Looking back at MVP weekends

Down at the Admissions Office, preparations are already in progress for the publicized April pre-frosh weekends. These two weekends aren’t the only times when legions of high school seniors descend upon quiet Williamstown, however. For a decade now, Admissions has been sponsoring Multicultural Visitation Program (MVP) weekends, one each in October and November. Although smaller in scale than the impending April pre-frosh weekends, they play a crucial role in creating a diverse student body.

Founded in 1992, the MVP is still in its developmental stages. Now spearheaded by Gina Coleman ’90, associate director of admissions, and Jenise Holloway ’98, assistant director of admissions, the programs’ main objective is to attract the brightest minority students to Williams College, which, according to Coleman, “does not sell on paper to a lot of students.” Invited specifically to one of the two fall weekends are students of African-American, Latino/a, Native American and mixed racial heritage and, for the first time, Asian-American students, all of whom have been targeted for outstanding achievement through the College Board search.

Once contacted, the students are brought to campus, transportation costs paid by the College and placed with hosts of any and all ethnic backgrounds by coordinator Chris Sewell ’05. Typically, hosts are minority students whose matriculations to Williams are direct products of the visitation programs. However, this past fall, Sewell made a conscious effort to contact more majority hosts in an attempt to extend the sometimes-exclusive programs to the rest of the community. These weekends are designed to give prospective students an honest look at the Williams campus and community. As the fall recruiting period is only three months long, the visitation weekends are almost the only times to present the College to minority students.

According to projected statistics acquired from the dean of admission at Boston College, 111,510 African-Americans graduating from high school in 2002 will attend one of the nation’s 2,200 four-year colleges. The Williams class of 2005 has 43 African-American students, statistically much more than what might be expected in such a small school. The MVP plays a substantial role in maintaining and improving campus diversity.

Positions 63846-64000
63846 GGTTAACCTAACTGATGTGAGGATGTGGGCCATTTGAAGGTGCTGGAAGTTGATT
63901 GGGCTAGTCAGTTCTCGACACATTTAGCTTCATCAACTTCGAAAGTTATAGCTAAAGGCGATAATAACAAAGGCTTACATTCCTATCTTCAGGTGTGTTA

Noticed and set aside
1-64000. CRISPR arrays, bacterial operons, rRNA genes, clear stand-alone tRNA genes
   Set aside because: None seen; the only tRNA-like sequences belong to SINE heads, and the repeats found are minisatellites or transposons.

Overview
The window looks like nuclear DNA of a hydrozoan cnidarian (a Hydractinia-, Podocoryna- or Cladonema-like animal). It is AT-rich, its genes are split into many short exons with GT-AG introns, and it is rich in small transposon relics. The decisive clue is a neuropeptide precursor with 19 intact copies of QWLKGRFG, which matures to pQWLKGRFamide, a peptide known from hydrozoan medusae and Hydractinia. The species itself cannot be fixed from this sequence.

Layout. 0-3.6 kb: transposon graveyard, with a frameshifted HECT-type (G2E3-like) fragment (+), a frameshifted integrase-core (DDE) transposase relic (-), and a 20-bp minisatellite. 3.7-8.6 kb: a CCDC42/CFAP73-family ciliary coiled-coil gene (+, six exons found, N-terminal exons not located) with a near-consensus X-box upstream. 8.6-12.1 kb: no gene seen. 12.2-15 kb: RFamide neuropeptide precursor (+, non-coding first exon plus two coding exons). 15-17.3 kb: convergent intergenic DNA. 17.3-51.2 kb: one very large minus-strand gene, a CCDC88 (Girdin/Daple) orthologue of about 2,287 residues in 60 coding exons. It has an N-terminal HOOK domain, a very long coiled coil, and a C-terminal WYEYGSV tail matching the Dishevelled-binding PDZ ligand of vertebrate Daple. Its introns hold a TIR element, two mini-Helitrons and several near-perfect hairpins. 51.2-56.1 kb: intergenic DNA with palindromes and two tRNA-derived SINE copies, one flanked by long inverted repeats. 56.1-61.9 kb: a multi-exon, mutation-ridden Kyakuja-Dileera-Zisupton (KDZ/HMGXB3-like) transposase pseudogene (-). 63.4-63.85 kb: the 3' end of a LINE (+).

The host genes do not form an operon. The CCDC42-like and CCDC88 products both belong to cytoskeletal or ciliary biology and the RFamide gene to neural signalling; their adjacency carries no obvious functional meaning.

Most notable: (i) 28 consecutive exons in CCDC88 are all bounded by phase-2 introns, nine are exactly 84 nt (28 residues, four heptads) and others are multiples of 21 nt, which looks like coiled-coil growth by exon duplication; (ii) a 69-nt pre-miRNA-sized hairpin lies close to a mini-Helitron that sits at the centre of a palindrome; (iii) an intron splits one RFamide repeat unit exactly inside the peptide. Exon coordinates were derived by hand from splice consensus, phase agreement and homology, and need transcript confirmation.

In past years, Williams had little trouble attracting Asian-American students to the College. However, this year only 135,799 Asian-American students are projected to graduate in the high school class of 2002 and 59,479, or 60 percent of those students are projected to attend four-year colleges. Thus, Asian-American students will now be invited and encouraged to participate in Williams’ MVP.

Needless to say, competition from the Ivy League and other top tier institutions for the best students is fierce. Unlike the majority of its competitors, the College chooses not to produce a “multicultural piece” to be distributed in print exclusively to prospective minority students. However, the MVP, in conjunction with active recruiting by members of the admission team, have produced noteworthy results. 86 percent of the minority students in the class of 2005 participated in the visitation programs. Moreover, the fall visitation weekends of 2001 attracted 206 prospective students, doubling last fall’s attendance record.

The programs are a largely student-powered endeavor, and, “the enthusiasm of the students for the programs is imperative,” said Holloway. Kisha Watts ’02 is a product of the programs and continues to work to improve them. “Overall, this program and others like it are beneficial to the community as a whole, and introduces students to new opportunities,” said Watts.

The MVP coordinators are proud of their efforts. “We feel that we are doing the right thing to capture the very few African-American, Latino/a, and Asian-American students out there,” said Coleman. Kisha Watts suggests that, “one improvement for this program is probably educating and informing people why these programs exist. I think that many people create thoughts and opinions about issues that they have no factual knowledge about, which creates tension when these students come to visit.” Students interested in helping out can contact Sewell, and first -years can sign up at an entry snacks coming soon to host a prospective student during the previews weekend in April.

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